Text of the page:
L: You can avoid single-use plastic products and generally consume less. Instead of using plastic cutlery when you take away food, have your own personal set of utensils that you can reuse. You might spend more at the outset, but the savings add up over time.

S: If you have to pay an additional 20 cents for a plastic container every time you take away food, imagine how much you’d save if you start bringing your own container. From our experience, the top three most common items of plastic waste we’ve seen in Singapore waters are drink bottles, food packaging, and cutlery. Plastic bags are actually not that common. Personally, I’ve started to use my own Tupperware containers when I buy food to go. I’ve even started buying hot instead of cold drinks, just so I won’t need to take a straw.

Y: I don’t think it’s hard. On the one hand, I feel that it’s not effective to be spending too much on ‘sustainable’ goods, because waste is generated in the manufacturing process of any product. I think that it’s more helpful to reuse things, such as plastic bags and bottles, or at least to sort them.  

TC: I think that small businesses can consider having less packaging. Although it’s definitely an important aspect of branding, I think that the quality of your products is just as important. We can shift to more renewable materials or have less packaging overall.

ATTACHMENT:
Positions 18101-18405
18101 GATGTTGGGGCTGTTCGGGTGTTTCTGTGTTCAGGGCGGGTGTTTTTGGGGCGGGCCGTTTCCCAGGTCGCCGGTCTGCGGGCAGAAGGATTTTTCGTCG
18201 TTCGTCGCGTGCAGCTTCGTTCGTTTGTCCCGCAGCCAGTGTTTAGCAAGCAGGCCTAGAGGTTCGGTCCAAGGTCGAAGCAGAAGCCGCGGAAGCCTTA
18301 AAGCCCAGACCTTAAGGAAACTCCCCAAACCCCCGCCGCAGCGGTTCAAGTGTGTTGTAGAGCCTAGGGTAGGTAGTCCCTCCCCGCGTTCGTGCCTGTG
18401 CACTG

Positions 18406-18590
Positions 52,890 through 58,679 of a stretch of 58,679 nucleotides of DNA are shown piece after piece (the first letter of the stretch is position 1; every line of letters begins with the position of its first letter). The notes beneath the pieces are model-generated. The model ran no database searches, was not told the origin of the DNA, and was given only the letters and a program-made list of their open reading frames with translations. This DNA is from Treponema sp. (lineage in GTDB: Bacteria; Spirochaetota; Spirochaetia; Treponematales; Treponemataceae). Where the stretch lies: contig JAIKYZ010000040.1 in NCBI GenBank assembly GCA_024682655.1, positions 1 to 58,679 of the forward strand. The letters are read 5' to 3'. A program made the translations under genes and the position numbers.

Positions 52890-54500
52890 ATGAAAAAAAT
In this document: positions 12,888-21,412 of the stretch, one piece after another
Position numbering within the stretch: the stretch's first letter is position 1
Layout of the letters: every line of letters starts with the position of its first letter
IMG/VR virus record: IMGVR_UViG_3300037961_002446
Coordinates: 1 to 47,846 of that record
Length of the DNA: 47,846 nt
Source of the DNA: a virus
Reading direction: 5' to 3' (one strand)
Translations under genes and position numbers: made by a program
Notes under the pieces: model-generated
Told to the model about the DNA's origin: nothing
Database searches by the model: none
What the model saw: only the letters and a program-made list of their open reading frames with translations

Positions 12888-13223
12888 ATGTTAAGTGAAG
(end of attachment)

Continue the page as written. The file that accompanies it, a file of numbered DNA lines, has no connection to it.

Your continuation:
12. Can you talk us through the financial process of founding OSR?

Y: A lot of the money we spent came out of our own pockets. We tried to keep things basic, even when it came to raising awareness—relying on online channels and social media, for example, instead of print collaterals, to save costs. For our dives, which are our main activity, we try to secure sponsorships to minimise the cost for our participants, so we’d write in to organisations like the Maritime Port Authority. Chartering a small boat costs between S$1,000–4,000; depending on the availability of the boats, we take between 10 or 30 people per trip. 

TC: We’ve been in the red for a long time because it’s all voluntary, but we’re happy to spend that money if it helps raise awareness. One of the major costs comes from boat trips, but over the years we’ve been lucky to meet people who are willing to sponsor that because they believe in our cause. Even government agencies and brands like FRANK by OCBC have been reaching out to us, and they’ve been providing about 90% of the total cost so that’s been a huge factor.